2. Neither the Principal nor the teachers were present on the occasion

The Principle of Proximity Concord can be applied here ,too . The noun-subject just preceding the verb is the plural noun teachers and hence were is used and not was .

Students may note that when two nouns (both third persons) are connected with neither...nor the plural noun always follows the singular noun . and not the other way round . Similarly, First Person Singular I always follows the Second Person pronoun you in constructions using neither...nor and either...or

Dear readers . I will discuss a few more examples of subject -verb agreement in my next post

Thank you

Saturday, June 6, 2009

Subject - Verb Agreement

Dear Readers,

Subiect-Verb Agreement is yet another slippery area for ESL learners . What is subject-verb agreement? This simple rule can be stated as follows :

" The verb shall agree with the subject in number and in person"

It sounds so simple! Doesn't it ? The problem for most ESL learners is to determine which word or words constitute the subject of the senntence . then they have to determine the number of the subject , whether the subject is singular or plural . The problem is complicated by the fact that number is sometimes determined by meaning and sometimes by form! Take this sentence as an example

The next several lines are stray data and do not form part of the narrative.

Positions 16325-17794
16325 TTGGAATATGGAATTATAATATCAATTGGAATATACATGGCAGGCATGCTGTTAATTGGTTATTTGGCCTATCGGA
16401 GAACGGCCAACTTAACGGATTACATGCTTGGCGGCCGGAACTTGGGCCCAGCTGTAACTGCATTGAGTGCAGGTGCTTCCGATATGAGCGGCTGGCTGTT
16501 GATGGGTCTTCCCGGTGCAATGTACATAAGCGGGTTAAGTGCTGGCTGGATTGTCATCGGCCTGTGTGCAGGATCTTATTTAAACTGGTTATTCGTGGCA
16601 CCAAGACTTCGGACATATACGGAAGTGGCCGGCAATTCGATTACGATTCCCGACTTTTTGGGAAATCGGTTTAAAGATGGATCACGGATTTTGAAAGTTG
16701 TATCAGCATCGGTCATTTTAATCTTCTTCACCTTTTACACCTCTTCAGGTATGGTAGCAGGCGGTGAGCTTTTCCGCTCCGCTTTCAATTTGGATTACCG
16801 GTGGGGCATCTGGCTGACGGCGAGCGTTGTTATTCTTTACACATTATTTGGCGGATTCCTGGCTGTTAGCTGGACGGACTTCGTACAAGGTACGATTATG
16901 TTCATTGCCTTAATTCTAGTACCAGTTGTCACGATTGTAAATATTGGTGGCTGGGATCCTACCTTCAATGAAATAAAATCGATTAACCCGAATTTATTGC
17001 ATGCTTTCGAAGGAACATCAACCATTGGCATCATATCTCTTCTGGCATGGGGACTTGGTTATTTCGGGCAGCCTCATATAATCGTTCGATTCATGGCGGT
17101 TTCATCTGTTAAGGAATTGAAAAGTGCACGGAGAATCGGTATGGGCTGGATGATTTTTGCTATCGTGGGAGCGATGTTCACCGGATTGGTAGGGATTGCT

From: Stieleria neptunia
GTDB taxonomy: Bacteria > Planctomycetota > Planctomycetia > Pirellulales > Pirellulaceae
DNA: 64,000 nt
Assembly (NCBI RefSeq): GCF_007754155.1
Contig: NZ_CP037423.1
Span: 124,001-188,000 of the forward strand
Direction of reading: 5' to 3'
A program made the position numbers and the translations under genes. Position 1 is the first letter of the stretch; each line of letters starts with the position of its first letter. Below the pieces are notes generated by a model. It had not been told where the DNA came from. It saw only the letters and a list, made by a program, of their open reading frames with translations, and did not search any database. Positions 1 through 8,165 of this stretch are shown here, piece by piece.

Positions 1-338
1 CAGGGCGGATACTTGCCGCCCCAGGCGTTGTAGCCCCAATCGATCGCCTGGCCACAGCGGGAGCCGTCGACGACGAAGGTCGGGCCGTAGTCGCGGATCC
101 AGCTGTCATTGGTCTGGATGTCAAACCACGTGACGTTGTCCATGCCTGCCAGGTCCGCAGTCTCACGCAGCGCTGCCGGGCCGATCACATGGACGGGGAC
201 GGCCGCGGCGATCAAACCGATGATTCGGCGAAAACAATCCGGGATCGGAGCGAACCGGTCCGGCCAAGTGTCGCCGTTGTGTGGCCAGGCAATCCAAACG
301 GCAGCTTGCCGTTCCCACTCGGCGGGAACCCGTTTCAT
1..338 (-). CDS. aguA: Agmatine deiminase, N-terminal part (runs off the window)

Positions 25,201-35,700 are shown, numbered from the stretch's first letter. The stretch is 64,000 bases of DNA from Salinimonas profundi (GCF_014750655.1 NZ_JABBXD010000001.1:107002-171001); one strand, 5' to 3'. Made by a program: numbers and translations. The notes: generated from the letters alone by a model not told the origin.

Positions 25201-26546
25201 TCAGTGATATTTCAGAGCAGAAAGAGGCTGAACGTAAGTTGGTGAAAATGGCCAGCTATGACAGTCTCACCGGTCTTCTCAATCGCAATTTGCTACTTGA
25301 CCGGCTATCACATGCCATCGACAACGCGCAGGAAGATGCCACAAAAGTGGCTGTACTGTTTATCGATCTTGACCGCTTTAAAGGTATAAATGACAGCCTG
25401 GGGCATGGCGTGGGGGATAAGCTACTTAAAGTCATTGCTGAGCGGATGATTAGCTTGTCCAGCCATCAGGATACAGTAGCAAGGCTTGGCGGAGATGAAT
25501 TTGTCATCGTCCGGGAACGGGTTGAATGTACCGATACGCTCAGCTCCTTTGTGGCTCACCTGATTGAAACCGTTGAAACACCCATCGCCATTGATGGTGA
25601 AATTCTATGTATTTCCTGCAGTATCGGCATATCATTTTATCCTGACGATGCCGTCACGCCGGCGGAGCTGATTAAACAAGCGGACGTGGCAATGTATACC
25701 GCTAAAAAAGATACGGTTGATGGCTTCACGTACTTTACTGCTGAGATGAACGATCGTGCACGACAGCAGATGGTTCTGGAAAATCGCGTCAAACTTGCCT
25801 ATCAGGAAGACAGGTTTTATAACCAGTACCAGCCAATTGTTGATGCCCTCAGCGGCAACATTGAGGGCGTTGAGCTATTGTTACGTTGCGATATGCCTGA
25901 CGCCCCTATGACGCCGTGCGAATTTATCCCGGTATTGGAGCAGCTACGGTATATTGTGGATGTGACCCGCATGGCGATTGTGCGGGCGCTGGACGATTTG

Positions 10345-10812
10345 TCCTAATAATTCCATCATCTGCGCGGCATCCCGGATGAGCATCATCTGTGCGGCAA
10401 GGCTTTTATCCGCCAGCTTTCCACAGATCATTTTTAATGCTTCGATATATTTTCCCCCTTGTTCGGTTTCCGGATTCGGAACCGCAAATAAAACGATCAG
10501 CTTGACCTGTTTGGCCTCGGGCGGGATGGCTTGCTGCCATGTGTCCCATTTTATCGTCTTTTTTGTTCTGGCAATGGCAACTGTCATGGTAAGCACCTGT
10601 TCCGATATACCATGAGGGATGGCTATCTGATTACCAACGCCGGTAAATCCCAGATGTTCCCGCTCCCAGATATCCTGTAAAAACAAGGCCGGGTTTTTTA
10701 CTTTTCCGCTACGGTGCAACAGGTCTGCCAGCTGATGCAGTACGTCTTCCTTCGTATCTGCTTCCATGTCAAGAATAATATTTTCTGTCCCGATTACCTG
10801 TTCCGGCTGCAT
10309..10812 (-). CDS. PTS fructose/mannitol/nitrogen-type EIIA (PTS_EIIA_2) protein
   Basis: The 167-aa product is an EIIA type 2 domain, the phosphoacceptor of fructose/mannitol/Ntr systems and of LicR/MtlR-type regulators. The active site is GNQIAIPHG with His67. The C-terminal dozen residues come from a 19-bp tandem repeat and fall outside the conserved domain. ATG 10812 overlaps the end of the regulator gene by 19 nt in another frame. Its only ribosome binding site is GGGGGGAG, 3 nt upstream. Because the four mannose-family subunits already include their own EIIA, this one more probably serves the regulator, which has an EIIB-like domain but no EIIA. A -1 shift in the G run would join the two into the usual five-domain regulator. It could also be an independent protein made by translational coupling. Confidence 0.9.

More than one student has been chosen for the scholarship.
The singular verb has is bound to confuse ESL learners . The subject is definitely a plural one as far as meaning goes . It is a case where number is determined by form rather than by meaning . Now look at this sentence

"One of the boys has been chosen for the awars"

the verb has agrees with the subject "one of the boys" , and this is a case where number is determined by meaning .

Collective Nounns like committee , jury couple ,team etc constitute another source of confusion for ESL learners . These nouns are sometimes singular and sometimes plural , depending on the way the speaker perceives them . Thus committee can be singular when the speaker perceives it as a body of persons working together in unison , and it can be plural when he perceives it as a body of persons divided . Look at these examples
The committee has submitted its report to the government
The committee are divided in their findings

It would seem that the tendency of the native speakers of English is to use a singular verb unless there is a strong case for treating the subject as plural Take for example the proverb
Time and tide waits for no man

The singular verb waits suggests that the words time and tide constitute a single subject , They have the same contextual meaning. . Tey are united in one overwhelming aspect - they do not wait for anybody . The singularity of the subject is reinforced by alliteration . Take another example

Slow and steady wins the race

The singularity of the subject is again reinforced by alliteration .
Thus the English language makes creative use of the principle of subject-verb agreement. to enrich the meaning of discourses.

I will discuss the various aspects of subject-verb agreement in my next posts

Thank you